The “qualified mortgage” rule may do more than just provide a benchmark for the related securitization risk retention rule, “qualified residential mortgage”; according to Edward Pinto a resident fellow at the American Enterprise Institute, it may serve as the blueprint for QRM.
Federal Reserve Chairman Ben Bernanke said in testimony given before the Senate Banking Committee on Wednesday, that QRM rules make look identical to the QM standards the CFPB announced last month.
Pinto said in a blogpost on Wednesday that the Dodd-Frank imposed QM is only meant to set “minimum” mortgage underwriting standards; QRM on the other hand is supposed to be a quality measure that ensures “prime” loans will be made responsibly. Loans meeting the QRM standard are exempt from the Dodd-Frank 5% risk retention requirements.
The QM rules set no minimum down payment standard, no minimum standard for credit worthiness, and no maximum debt-to-income ratio but Dodd-Frank indicated that QRMs are to have underwriting and product features that historical loan performance data indicate result in a lower risk of default,explained Pinto.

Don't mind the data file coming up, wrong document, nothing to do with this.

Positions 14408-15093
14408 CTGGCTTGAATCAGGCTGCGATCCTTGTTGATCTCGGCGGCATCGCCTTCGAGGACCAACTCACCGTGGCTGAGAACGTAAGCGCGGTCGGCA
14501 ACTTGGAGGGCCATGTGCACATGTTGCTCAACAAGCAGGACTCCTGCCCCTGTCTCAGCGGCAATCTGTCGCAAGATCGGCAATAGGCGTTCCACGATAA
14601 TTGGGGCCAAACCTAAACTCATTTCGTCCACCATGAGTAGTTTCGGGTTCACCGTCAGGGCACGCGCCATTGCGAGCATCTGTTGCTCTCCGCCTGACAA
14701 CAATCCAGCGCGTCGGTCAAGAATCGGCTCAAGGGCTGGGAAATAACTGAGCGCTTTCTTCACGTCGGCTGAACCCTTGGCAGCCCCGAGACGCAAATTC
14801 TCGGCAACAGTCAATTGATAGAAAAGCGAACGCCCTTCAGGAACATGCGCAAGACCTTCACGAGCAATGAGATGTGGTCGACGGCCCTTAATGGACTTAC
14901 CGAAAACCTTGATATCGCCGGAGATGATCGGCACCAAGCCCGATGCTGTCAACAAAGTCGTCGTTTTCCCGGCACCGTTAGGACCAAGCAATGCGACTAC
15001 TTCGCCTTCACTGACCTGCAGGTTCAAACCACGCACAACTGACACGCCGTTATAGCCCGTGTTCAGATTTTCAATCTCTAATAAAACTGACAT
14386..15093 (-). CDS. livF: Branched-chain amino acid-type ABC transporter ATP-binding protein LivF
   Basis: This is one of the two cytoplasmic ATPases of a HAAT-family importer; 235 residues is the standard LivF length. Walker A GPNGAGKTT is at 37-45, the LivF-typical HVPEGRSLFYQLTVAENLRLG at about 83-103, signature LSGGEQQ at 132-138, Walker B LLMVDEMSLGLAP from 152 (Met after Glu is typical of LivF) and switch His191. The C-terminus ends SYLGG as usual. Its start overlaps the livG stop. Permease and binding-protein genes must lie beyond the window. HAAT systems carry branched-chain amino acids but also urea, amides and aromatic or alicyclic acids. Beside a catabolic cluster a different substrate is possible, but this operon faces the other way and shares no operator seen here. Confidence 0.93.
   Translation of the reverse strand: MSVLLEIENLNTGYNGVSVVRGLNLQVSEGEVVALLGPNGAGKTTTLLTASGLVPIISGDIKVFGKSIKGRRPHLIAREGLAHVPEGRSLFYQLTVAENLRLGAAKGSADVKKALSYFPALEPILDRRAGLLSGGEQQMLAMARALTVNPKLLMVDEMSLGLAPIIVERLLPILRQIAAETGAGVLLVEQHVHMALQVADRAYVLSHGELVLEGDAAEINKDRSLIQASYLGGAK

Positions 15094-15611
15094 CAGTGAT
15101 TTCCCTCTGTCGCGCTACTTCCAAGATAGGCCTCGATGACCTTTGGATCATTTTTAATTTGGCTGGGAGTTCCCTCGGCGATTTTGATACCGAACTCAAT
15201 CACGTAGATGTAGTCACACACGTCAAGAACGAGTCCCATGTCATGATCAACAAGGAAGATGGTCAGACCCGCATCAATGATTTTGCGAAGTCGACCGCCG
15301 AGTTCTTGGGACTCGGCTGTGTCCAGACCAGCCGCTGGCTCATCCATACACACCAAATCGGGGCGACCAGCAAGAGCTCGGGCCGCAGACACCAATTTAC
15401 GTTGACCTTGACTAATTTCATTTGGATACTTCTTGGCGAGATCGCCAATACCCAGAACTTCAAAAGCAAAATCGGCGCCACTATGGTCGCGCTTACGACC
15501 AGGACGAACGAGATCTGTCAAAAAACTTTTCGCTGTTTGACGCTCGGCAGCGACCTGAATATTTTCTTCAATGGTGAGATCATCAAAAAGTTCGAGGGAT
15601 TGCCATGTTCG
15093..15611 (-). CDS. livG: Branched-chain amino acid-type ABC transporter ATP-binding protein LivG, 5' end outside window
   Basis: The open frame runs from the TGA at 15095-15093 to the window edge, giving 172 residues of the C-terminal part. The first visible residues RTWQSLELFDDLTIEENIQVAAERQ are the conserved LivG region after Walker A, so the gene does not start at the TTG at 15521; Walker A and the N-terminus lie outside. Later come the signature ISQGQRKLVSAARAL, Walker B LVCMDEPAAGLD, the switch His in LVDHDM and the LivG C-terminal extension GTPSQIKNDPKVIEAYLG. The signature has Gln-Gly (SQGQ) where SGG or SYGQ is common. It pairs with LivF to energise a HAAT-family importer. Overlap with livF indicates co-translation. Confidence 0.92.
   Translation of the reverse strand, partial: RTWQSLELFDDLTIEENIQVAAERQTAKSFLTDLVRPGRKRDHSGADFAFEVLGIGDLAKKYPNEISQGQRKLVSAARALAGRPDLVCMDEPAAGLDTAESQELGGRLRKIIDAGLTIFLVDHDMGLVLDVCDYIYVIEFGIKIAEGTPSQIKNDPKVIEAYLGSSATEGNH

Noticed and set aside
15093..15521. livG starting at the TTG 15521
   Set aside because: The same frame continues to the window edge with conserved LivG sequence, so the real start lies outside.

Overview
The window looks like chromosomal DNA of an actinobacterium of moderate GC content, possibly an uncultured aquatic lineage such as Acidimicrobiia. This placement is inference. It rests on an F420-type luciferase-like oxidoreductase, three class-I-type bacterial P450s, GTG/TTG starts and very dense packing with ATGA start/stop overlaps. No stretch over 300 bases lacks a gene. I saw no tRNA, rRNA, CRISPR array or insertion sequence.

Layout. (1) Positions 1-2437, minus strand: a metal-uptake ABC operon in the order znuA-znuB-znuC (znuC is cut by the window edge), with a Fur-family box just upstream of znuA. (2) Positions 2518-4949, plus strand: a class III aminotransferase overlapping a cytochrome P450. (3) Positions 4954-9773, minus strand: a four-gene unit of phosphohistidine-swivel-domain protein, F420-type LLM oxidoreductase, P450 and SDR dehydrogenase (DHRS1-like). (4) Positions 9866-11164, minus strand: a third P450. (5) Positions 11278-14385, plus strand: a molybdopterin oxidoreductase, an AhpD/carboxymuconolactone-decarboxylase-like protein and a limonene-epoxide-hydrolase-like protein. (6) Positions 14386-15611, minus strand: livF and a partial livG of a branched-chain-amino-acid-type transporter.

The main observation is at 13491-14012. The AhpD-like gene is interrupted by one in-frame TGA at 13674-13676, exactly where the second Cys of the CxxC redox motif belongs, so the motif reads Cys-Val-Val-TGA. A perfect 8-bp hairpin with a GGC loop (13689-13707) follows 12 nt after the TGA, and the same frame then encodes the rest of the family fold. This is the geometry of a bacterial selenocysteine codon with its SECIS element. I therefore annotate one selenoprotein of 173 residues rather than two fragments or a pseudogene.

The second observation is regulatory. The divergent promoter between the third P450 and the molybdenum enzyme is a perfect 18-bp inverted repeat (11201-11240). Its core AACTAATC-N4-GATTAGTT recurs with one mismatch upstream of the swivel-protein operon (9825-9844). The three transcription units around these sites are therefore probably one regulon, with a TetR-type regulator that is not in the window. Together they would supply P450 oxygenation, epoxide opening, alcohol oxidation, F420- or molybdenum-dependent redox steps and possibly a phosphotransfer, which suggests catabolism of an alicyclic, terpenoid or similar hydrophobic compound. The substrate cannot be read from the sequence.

“Somehow the absurdity of having the same rule set a minimum standard for low quality and a minimum standard for high quality simultaneously has been lost on regulators," he said. “Under this bizarre definition, it appears a borrower can have no down payment, a credit score of 580, and a debt ratio over 50% so long as approved by a government-sanctioned underwriting system. Fannie [Mae] and Freddie [Mac] made such loans as recently as six years ago.”